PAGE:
In June, we inquired about the NARSUM (narrative summary) which should have been completed by the doctors so we could review and Sean's case could go forward to the next level and he could complete his medical retirement.  There were still no dictation notes from Dr. M.  We worked with our PEBLO who despite multiple attempts did not get notes from Dr. M.  In fact, in July during a meeting to discuss the lack of progress, Dr. M asked for a copy of Sean's testing report--the one he was given in April.  Another two weeks passed and we asked Eric Bursch of Congresswoman Herseth Sandlin's office to make some inquiries.  Following this, we were contacted by the PEBLO and told we would need to return to post and have the testing repeated as Dr. M said the testing was inadequate because it was done at a VA facility and would not be acceptable for the MEB/PEB.  What??  Apparently, only the military can administer the tests properly?  You might have mentioned this in March, or April, or anytime before now. 

We were given three dates, none of them convenient, and told to make it work. I was told by one individual that the MEB should be our priority. . . we jumped through numerous hoops in April and May and did everything that was asked of us.  We know it's a priority.  I think it should be a priority with the doctors as well.

Then we were told that funding is short, so Sean might have to travel with someone from his unit, or I might have to drive, or they might not be able to pay for the trip. 

How is it that the Army could send my husband anywhere they want at a moment's notice, put him in harm's way, and will fund his mission 100%, but when he comes back disabled and suffering from multiple afflictions, well, you're on your own.  When they want him to travel for an appointment--an appointment that should not be necessary but for doctor's oversight--there might not money available?

Thanks to Eric Bursch and the support of Representative  Herseth Sandlin's office, the funding issues were resolved rather quickly.  Funny thing, the people I was talking to regarding travel and orders were MUCH nicer to me after they had spoken to him.  Sad, really. 

I do not understand why the VA and DoD systems cannot work together. Why is it not possible for a test administered by a medical professional at the VA not good enough for the Army and vice versa?

I do not understand why the VA and the DoD want Sean to prove and reprove his injuries.  They are withholding benefits because they don't know if he might improve?  It's been four years!  How about a system that supports and compensates without degrading and frustrating servicemembers who put their lives on the line?  How about "taking care of our own?"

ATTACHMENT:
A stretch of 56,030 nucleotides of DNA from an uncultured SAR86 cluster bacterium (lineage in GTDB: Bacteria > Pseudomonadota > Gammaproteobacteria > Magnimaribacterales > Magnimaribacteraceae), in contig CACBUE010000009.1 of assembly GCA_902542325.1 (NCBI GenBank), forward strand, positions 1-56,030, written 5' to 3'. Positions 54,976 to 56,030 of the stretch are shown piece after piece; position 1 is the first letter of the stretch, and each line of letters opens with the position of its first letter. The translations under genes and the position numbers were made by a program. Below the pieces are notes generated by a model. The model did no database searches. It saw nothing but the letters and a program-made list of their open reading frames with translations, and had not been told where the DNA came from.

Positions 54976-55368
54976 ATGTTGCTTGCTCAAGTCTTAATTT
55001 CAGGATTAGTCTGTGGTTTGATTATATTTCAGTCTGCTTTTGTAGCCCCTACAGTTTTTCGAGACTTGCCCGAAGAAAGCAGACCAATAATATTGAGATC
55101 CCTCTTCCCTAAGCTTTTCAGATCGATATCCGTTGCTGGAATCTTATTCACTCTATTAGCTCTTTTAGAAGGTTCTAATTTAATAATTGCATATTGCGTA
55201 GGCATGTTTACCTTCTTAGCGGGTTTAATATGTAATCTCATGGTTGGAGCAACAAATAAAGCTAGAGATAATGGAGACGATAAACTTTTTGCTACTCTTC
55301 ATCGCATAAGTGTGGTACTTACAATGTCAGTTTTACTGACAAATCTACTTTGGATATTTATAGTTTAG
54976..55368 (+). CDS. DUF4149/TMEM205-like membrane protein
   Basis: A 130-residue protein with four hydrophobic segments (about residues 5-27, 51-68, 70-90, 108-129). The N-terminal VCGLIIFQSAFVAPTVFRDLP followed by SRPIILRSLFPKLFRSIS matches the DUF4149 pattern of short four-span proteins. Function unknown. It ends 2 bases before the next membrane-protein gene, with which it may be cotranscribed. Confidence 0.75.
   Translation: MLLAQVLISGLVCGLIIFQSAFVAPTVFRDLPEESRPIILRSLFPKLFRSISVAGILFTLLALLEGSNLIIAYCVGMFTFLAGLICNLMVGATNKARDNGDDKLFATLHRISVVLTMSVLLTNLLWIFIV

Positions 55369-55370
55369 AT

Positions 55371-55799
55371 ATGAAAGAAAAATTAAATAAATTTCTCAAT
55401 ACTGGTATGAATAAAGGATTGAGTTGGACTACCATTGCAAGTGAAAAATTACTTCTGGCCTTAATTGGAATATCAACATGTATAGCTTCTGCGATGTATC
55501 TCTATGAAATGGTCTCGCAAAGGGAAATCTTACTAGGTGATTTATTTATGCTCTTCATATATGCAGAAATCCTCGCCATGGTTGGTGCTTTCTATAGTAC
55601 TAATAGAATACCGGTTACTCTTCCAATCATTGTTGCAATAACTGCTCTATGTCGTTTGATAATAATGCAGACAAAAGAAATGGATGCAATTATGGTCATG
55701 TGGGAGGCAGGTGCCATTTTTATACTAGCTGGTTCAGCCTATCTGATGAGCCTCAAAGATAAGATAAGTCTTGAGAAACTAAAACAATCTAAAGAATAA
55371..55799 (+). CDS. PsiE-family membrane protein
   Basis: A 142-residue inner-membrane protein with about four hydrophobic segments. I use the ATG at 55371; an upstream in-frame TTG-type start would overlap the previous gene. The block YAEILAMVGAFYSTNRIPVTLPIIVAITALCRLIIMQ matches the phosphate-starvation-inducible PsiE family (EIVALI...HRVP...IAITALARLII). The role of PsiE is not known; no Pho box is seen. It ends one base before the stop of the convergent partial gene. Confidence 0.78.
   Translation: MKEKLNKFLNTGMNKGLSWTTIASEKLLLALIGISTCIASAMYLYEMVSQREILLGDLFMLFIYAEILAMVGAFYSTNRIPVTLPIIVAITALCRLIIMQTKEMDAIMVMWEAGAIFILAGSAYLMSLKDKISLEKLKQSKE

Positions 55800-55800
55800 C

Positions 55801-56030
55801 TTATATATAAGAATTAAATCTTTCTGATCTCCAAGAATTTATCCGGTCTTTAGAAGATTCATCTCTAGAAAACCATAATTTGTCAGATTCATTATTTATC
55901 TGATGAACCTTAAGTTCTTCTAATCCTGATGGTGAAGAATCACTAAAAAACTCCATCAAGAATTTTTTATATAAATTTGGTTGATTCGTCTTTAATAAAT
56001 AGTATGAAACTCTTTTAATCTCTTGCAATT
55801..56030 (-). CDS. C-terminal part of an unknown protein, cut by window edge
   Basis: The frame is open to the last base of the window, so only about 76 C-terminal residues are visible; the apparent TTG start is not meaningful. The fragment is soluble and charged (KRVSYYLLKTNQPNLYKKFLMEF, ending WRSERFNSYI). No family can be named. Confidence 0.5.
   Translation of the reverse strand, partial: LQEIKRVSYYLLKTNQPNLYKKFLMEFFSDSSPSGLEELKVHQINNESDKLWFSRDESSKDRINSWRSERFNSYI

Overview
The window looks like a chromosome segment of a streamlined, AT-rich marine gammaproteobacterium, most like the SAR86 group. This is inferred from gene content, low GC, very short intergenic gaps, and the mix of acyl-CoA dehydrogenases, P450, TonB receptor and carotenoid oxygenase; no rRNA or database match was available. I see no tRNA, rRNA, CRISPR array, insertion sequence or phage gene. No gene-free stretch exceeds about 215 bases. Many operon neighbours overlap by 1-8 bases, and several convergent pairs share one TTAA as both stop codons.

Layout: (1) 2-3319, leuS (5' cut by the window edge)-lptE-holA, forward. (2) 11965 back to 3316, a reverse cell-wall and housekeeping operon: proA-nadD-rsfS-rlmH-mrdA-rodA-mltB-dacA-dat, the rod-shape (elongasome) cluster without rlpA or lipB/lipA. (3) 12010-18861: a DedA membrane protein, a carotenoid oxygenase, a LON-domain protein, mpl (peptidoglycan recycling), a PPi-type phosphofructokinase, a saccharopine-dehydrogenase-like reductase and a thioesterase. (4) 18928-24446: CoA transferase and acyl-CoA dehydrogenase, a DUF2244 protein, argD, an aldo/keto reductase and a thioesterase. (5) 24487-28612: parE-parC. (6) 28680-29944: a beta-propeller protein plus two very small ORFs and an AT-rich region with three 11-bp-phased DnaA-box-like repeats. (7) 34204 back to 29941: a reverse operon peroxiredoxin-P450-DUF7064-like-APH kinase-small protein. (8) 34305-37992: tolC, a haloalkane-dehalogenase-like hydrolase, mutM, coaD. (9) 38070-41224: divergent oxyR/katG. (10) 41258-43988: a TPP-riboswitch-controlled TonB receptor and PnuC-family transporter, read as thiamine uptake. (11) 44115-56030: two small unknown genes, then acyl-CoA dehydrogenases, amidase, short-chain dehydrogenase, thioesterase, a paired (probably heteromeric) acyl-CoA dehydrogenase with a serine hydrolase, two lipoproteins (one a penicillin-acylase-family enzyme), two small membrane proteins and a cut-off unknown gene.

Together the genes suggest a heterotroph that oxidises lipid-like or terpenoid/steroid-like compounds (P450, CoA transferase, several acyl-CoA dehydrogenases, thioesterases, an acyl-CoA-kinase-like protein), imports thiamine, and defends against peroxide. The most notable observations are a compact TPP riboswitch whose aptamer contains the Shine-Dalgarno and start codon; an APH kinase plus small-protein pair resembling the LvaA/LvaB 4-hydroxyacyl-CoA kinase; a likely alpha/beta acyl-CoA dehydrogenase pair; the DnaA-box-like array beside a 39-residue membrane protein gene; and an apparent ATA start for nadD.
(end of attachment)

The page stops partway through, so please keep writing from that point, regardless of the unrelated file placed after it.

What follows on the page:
As Congressman Phil Roe said at the hearing, "We spend $1 million per year to keep you in combat, to keep you in harms way, we get you home, we don’t have that same commitment to you."  Exactly!

Completing the med board affects Sean's Post 9-11 GI Bill, which he transferred to Erin and therefore affects our payments to her college.  Depending on his final rating from the physical evaluation board (PEB), there will be a monthly retirement income from the Army, and health insurance benefit.

We are also waiting for the VA to make a compensation and pension rating that would award him for permanent and total disabilty.  This would allow each of the kids to draw a monthly payment for college under the Survivors’ and Dependents’ Educational Assistance Program (DEA).  With 2 kids currently in college and the third headed there in two years, this is a HUGE benefit.  Sean may also qualify for grants to improve the house and make it more accessible for him, and to replace our vehicle since we travel so much for appointments. 
Why not process and pay based on the actual physical evidence, and if the condition changes, make modifications? Believe me, Sean would be thrilled if his vision came back, and his mind came back, and his pain went away, and he could return to his former life. He would have no problem amending his benefits if his life turned around as they seem to be "waiting to see."

Did I say I'd make this short?  We will be flying out Tuesday morning and returning Thursday afternoon.  Sean will repeat the testing as asked, and we have been assured that Dr. M will be required to complete his dictation ASAP.  Sean's case will move forward to the PEB quickly.  For their sake, I hope so, because we've learned that a few phone calls is all it takes to turn things around. . . . and my dialing finger is ready!

Monday, August 9, 2010

The Caregivers and Veterans Omnibus Health Services Act (S. 1963)

House Passes Landmark Bill to Care for Women Veterans and Provide Support for Veteran Caregivers